The Royal Society of Chemistry is holding a free half-day event which will consider the current and future role of chemistry in environmental monitoring in the energy sector. The event will centre on a comparison between shale gas, an emerging technique in the UK and the established nuclear sector. The event is likely to be of interest to people working on environmental monitoring in the energy sector as well as individuals with wider interests in environmental monitoring techniques including geoscientists, chemists and toxicologists.
The event will begin with a brief overview of the current energy landscape and the respective roles and prospects for established and emerging energy technologies. This will be followed by an introduction on the extraction of shale gas by ‘fracking’ and its emerging profile in the energy sector. The speakers will then give perspectives on challenges in monitoring for the shale gas industry comparing with approaches in the nuclear industry. The talks will include strategies and techniques developed to ensure accurate and effective monitoring of both land and water. Following each presentation there will be a brief Question & Answer session.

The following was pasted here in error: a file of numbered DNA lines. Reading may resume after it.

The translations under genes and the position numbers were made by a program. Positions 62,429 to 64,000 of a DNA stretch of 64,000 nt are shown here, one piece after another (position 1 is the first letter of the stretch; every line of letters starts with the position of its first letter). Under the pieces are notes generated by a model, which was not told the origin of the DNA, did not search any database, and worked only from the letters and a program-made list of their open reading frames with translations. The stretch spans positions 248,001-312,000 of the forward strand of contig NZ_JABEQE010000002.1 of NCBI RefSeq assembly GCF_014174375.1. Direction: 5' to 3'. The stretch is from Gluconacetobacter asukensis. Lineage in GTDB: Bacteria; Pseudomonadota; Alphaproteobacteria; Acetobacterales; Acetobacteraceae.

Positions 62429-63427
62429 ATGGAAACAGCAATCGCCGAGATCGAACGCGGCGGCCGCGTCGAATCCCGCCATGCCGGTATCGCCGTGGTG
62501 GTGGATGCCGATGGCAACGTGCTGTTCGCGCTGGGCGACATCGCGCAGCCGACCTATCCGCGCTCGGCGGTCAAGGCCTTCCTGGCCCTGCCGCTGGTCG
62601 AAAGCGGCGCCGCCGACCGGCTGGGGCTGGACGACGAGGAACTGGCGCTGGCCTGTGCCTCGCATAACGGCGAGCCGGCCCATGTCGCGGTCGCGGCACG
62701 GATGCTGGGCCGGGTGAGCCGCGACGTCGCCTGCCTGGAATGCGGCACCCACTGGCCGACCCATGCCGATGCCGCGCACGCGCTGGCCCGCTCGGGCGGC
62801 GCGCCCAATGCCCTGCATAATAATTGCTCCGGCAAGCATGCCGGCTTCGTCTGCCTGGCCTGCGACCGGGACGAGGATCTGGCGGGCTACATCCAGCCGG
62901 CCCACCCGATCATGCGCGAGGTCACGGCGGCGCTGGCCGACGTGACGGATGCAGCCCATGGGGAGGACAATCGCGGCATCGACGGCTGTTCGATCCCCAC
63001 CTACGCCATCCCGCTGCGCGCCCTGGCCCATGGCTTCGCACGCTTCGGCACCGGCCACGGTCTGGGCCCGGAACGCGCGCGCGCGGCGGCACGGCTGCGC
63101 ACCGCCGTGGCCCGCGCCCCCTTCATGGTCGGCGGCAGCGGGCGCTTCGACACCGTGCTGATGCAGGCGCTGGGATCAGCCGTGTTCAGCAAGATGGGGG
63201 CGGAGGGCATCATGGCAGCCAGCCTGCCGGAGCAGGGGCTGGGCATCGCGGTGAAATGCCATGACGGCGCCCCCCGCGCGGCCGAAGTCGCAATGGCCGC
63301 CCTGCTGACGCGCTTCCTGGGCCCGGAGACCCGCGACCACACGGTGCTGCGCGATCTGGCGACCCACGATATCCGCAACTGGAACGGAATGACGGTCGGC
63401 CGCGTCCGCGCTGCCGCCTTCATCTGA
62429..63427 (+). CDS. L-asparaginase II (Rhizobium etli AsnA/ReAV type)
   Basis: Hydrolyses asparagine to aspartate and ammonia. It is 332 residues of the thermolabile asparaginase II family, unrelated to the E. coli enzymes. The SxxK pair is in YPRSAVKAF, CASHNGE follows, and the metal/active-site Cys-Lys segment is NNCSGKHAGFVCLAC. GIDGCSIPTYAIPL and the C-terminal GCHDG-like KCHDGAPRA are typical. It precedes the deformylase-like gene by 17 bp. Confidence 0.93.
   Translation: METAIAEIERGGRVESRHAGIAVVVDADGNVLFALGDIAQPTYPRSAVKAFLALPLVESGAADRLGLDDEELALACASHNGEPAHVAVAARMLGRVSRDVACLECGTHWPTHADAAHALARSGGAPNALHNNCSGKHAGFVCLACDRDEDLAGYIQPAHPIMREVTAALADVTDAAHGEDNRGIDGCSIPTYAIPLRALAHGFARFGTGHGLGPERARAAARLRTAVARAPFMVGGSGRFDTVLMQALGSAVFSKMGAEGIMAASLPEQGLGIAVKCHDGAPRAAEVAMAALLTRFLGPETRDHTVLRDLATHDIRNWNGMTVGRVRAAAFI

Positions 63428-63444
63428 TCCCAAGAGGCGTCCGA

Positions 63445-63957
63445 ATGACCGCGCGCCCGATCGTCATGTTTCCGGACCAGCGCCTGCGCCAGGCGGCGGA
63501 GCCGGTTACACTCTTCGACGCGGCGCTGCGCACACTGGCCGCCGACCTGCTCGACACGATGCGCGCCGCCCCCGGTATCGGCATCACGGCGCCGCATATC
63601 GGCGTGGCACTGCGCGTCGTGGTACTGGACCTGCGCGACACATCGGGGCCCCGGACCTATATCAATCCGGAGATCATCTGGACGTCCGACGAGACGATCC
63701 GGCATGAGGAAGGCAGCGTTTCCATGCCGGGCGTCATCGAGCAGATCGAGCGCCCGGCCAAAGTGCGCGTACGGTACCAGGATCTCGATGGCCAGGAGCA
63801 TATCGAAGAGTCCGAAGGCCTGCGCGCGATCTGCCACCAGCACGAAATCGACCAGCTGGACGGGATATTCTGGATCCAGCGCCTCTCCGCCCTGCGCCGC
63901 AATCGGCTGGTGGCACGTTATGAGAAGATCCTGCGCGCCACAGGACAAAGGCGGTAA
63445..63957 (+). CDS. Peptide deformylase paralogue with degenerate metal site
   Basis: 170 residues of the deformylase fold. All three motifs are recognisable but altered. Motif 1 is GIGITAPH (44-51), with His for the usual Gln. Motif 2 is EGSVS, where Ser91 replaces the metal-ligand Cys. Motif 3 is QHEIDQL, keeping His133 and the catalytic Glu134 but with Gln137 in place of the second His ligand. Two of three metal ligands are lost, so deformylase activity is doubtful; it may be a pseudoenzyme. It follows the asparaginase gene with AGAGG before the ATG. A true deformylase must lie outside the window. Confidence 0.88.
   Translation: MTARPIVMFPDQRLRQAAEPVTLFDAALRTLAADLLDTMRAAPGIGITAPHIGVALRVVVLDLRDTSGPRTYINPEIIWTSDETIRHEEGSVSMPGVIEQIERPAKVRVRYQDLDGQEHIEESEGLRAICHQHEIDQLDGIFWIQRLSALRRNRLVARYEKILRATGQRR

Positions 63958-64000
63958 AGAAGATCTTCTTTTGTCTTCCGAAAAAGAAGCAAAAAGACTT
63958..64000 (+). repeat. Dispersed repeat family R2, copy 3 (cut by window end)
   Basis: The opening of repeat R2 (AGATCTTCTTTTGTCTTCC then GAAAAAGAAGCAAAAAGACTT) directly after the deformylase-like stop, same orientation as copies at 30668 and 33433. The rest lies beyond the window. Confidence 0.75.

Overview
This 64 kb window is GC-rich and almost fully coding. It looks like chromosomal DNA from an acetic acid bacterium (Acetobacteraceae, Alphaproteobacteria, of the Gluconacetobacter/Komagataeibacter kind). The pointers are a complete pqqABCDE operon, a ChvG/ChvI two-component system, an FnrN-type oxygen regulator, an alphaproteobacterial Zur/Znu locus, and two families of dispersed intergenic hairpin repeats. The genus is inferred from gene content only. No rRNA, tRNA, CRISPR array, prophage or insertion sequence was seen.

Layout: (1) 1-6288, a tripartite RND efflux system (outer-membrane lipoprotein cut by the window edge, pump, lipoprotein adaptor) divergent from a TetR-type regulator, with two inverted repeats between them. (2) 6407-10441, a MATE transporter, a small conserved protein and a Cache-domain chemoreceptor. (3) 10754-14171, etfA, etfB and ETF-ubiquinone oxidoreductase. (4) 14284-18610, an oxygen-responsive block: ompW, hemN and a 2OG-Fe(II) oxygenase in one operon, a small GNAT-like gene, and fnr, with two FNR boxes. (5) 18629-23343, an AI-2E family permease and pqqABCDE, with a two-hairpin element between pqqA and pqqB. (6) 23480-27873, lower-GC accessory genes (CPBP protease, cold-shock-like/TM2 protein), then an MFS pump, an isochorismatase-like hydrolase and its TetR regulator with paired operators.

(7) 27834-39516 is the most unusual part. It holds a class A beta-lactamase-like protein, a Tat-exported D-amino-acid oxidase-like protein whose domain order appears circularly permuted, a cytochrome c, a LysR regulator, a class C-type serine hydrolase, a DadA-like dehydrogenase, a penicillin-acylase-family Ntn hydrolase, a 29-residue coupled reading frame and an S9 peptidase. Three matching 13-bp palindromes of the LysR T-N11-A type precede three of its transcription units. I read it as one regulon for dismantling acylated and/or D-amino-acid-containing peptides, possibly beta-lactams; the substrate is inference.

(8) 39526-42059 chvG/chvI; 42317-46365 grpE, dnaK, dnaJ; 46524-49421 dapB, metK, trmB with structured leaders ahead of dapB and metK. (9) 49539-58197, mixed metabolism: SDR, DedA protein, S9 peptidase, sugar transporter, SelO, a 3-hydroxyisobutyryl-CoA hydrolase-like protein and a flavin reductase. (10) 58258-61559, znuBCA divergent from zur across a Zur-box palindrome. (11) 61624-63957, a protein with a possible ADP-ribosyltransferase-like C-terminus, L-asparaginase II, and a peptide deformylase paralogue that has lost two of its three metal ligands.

The presentations will be followed by a panel discussion looking at commonalities and differences between the sectors, areas for collaboration and knowledge-exchange, the role for chemistry in developing and adapting methods for environmental monitoring in the UK’s evolving energy landscape and whether the extraction of shale gas presents a specific set of new challenges for research.
There will also be opportunities for informal networking between delegates.
This invitation-only event will take place at the Chemistry Centre in Burlington House, London, from 13:30 – 18:00 on Thursday 26 September. There is no registration fee but registration is required prior to the event.
If you are interested in attending the event, please visit the website to register your interest in attending.